The Turkish journalists trade union claims 22 journalists have been fired from their jobs over their coverage of the anti-government protests, while 37 others were forced to resign.
Fringe left-wing newspapers have been raided by police the month and journalists have been detained under the country’s anti-terror laws. Prime Minister Recep Tayyip Erdogan has repeatedly accused national and international media of being behind the unrest as part of a conspiracy against him and his ruling AK Party. But the crackdown has also extended to the mainstream media, according to Asli Aydintasbas, who presents a media program on the TV channel CNNTurk.
“I think media has been targeted by the government for reporting for the events,” she said. “A few weeks ago, the government took over one newspaper and television network, and they appointed a former AKP member of parliament as the new editor[-in-]chief, a former journalist as well, but the line has clearly changed, [and] nine columnists have left. And the newspaper turned into yet another pro-government outlet, that’s just [in] a couple of weeks. Yes, there are people who have lost their jobs, also in pro-government outlets, who just called for a less aggressive stance in [the] Gezi Park protests.”
The anti-government protests were sparked by plans to re-develop Istanbul’s Gezi Park into a shopping mall. Also this month, the owners of a popular magazine whose latest edition was devoted to the Gezi park unrest shut the publication down, fueling growing unease over media freedom.
Ironically, the initial days of the unrest saw widespread criticism of the Turkish press, including by the European Union, for its failure to cover the events. One night at the height of the unrest a news channel ran a documentary on penguins, drawing condemnation and ridicule by many in Turkey. The protesters have now adopted the penguin as a symbol.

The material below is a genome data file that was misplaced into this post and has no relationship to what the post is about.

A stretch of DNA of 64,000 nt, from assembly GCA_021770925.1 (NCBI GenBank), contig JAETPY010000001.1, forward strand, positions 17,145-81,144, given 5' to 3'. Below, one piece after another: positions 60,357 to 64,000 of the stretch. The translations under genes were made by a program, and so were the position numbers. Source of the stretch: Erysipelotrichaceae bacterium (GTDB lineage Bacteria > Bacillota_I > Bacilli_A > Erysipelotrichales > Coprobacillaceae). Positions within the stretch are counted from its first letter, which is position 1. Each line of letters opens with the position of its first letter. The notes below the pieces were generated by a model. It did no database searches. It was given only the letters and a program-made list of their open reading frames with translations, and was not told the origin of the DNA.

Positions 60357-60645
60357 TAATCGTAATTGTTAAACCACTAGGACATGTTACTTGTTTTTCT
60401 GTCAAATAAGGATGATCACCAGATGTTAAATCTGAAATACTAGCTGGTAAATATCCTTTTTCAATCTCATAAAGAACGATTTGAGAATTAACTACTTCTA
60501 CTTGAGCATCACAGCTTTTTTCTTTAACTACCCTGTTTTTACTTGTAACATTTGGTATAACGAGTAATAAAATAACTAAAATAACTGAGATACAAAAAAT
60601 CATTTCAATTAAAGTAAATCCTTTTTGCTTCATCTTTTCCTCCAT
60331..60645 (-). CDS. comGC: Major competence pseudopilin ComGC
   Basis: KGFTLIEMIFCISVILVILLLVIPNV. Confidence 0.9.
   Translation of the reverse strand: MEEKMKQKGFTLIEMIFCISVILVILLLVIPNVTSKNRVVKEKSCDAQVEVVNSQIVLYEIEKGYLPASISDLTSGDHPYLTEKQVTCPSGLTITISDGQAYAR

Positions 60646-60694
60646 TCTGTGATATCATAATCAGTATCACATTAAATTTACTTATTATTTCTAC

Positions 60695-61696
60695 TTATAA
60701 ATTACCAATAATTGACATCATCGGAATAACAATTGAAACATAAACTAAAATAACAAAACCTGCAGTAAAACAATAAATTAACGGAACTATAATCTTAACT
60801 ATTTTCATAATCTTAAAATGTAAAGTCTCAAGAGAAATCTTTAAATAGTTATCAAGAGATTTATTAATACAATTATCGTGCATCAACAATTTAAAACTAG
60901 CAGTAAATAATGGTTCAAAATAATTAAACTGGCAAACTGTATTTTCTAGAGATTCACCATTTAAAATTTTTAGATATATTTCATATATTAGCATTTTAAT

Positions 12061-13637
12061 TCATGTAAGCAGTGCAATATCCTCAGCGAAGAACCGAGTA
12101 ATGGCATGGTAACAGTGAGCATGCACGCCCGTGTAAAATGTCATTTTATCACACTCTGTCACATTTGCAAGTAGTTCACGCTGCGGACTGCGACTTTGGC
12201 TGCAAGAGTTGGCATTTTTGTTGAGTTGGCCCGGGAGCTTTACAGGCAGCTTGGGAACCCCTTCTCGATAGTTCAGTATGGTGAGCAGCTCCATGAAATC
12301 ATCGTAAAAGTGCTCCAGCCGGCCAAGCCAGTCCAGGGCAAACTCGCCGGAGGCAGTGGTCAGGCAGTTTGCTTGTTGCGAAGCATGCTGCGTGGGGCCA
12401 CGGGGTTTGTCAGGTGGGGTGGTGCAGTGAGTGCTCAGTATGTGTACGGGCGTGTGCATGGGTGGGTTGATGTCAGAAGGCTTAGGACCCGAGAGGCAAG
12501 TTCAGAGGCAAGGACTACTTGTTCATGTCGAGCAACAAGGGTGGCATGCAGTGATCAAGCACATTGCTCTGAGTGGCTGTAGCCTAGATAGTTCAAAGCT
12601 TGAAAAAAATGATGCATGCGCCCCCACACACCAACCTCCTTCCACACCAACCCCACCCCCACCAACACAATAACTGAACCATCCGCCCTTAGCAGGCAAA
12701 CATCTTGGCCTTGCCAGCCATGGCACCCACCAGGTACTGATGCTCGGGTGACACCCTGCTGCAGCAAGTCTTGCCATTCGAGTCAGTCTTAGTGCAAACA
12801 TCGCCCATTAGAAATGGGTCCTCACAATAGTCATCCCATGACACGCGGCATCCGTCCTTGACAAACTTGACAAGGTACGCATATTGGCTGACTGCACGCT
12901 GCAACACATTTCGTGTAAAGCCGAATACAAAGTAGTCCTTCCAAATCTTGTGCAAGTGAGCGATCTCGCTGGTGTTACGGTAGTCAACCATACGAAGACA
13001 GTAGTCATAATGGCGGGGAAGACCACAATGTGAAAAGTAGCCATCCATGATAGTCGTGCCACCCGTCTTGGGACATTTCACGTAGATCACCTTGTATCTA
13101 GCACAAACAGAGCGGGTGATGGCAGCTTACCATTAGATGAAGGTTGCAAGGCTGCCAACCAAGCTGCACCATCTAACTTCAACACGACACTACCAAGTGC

Such was the level of the criticism of the media that Kadri Gursel, a political columnist with the Turkish newspaper Milliyet, claims it has had a dramatic effect on the media.
“It was like an electric shock for the mainstream media; it [the mainstream media] has found will and courage,” he said. “Because they’ve faced their so-called clients, or readers or viewers. Before Gezi Park, the media was taking into account of one viewer, Mr. Prime Minister himself. Now, … for the first time, we got encouraging signs, but I can’t be categorically optimistic.”
Gursel’s caution is in part due to the fact that most of Turkey’s private sector media is owned by large business conglomerates whose interests extend far beyond journalism. He believes many media owners are, for now, prepared to give their journalists a freer hand to report. But Gursel warns that stance could change.
“The government always have enough tools of pressure to use against media owners, media outlets. Threatening the economic interests of media owners, because media owners have other investments in other sectors of the economy … and profitability is depending on the regulations and government decisions,” he said.
But political scientist Cengiz Aktar of Istanbul’s Bahcesehir University believes traditional media in Turkey have been so discredited over their reporting of the Gezi Park unrest that they have become increasingly irrelevant to many, while social media have grown in importance.
“The youngsters don’t care about media; they are just communicating through Face[book], through Twitter, and through there own means,” he said. “They don’t watch TV, they don’t read newspapers, so these media outlets are all old and they [are] completely out of fashion and whether they write the truth or they don’t, they [are] completely outdated..
Along with condemning mainstream media, Prime Minister Erdogan has also strongly attacked social media, describing it as an evil threat to society, and he has promised to take action. With anti-government protests ongoing in several cities, observers warn the battle is likely to continue, both on the streets and in the media.